Forging a deal to better education
Institutions sign indigenous blueprint
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This article was published 19/12/2015 (2596 days ago), so information in it may no longer be current.
The public school system banded together Friday in an extraordinary commitment to reconciliation and indigenous education.
The Manitoba School Boards Association and nine universities and colleges signed the Manitoba indigenous education blueprint to work together to implement the recommendations of the Truth and Reconciliation Commission.
During the next five years, they will transform Manitoba into a global centre of excellence for indigenous education, research, languages and culture.
“This country is in a process of transformation,” declared Wab Kinew, associate vice-president for indigenous relations at the University of Winnipeg. “Education has gone from being a tool of division, to being a tool of reconciliation.”
Elder Harry Bone told a huge gathering at Migizii Agamik — Bald Eagle Lodge on the University of Manitoba campus that the organizations were carrying out the original treaties by bringing people together in reconciliation.
Few specifics have been developed.
Indigenous language, culture and history will become part of curricula and classrooms, where indigenous intellectual traditions will influence the ways of teaching.
The education system will dedicate itself to increasing access, participation and academic success to indigenous people.
Indigenous students will attend if they know they will be welcomed and respected, said U of W student Sadie-Phoenix Lavoie. “Education is the key to the success of our decolonization efforts,” she said.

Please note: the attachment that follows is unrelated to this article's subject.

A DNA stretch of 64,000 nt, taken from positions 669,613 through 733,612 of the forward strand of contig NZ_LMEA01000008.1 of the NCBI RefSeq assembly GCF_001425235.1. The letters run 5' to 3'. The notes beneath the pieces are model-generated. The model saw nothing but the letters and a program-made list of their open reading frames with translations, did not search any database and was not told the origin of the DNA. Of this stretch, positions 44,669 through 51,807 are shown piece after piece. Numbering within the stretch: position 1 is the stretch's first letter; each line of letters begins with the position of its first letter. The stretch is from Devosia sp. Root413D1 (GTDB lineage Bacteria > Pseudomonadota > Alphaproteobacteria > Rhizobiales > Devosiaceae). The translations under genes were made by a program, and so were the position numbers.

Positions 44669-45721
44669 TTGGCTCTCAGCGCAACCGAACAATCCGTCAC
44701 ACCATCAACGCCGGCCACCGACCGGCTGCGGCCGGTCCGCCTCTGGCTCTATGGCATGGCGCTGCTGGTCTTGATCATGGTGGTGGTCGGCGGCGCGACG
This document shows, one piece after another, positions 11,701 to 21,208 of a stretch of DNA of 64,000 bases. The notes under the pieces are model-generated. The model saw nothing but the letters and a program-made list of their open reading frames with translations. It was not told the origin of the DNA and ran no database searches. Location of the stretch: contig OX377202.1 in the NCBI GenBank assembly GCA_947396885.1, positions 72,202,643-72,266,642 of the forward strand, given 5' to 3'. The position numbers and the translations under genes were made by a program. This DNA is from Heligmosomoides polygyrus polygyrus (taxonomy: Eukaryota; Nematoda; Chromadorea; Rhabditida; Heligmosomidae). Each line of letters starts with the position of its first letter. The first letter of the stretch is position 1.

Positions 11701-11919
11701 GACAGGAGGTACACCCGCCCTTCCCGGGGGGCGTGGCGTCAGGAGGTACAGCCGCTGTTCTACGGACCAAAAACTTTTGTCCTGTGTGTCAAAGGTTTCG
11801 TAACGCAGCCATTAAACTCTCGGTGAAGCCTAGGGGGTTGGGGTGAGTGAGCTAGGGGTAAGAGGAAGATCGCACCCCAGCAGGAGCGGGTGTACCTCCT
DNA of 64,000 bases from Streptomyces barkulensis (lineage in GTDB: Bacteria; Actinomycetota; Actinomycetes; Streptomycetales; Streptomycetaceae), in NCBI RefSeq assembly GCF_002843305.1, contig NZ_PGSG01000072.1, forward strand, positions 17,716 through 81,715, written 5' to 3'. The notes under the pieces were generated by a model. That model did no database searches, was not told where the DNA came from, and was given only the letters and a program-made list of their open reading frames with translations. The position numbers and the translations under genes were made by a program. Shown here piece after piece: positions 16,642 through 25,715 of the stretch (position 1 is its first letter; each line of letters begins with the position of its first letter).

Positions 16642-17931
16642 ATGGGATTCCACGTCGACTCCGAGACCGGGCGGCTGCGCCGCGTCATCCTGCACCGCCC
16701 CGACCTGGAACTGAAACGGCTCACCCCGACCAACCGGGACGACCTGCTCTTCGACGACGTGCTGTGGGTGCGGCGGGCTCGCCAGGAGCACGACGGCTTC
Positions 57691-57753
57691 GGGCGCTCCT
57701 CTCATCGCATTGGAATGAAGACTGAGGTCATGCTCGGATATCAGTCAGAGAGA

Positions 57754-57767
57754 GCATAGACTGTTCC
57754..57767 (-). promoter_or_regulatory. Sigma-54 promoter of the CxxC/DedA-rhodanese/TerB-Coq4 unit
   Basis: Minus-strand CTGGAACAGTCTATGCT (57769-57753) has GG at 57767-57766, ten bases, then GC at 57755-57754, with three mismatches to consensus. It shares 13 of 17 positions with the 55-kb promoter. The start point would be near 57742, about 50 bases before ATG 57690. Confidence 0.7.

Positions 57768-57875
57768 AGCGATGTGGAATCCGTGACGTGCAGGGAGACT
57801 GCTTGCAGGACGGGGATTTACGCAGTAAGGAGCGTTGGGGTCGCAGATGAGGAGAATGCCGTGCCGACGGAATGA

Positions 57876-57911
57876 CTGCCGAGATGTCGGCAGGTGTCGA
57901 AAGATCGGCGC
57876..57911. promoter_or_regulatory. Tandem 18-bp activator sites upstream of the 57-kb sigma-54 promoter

Manitoba Institute of Trades and Technology student Jenna Lynn McIvor told the assembly she hopes to return home to Sandy Bay First Nation and open a repair shop for sport vehicles.
She had first wanted to be a veterinarian, but the supports weren’t there for her as a lone indigenous person at university several years ago, she said: “I was ill-prepared for post-secondary education.”
Education Minister James Allum said he is extremely honoured to be the minister “at the very front end of a renaissance of indigenous culture in this province.”
U of M president David Barnard said it is critical to have school boards involved with the youngest children in the system: “engaging them early forges a path for lifelong learning.”
“It’s an obligation we not only recognize, but embrace,” Red River College president Paul Vogt said.
‘This country is in a process of transformation. Education has gone from being a tool of division, to being a tool of reconciliation’
— Wab Kinew, the U of W’s associate vice-president for indigenous relations
Vogt acknowledged “the large spirit and monumental work” of Justice Murray Sinclair in heading the commission on residential schools. While all of Canada has embarked on reconciliation, Vogt said, “Manitoba is the epicentre. Murray Sinclair is one of ours, he walks among us.”
School Boards Association chairman Ken Cameron said words are inadequate to express the remorse and contrition educators feel for residential schools.
Deborah Young, U of M’s indigenous lead for academic achievement, was moved by the words of students who spoke Friday. “This is something I’ve been dreaming of since I joined the U of M,” Young said.
The next steps include action items such as establishing a steering committee of all signatories, creating a website and hosting an education conference.
Signing the agreement were: Assiniboine Community College, Brandon University, Canadian Mennonite University, the Manitoba Institute of Trades and Technology, the Manitoba School Boards Association, Red River College, University College of the North, the University of Manitoba, the Université de Saint-Boniface and the University of Winnipeg. The areas covered by the blueprint can be found at: wfp.to/education.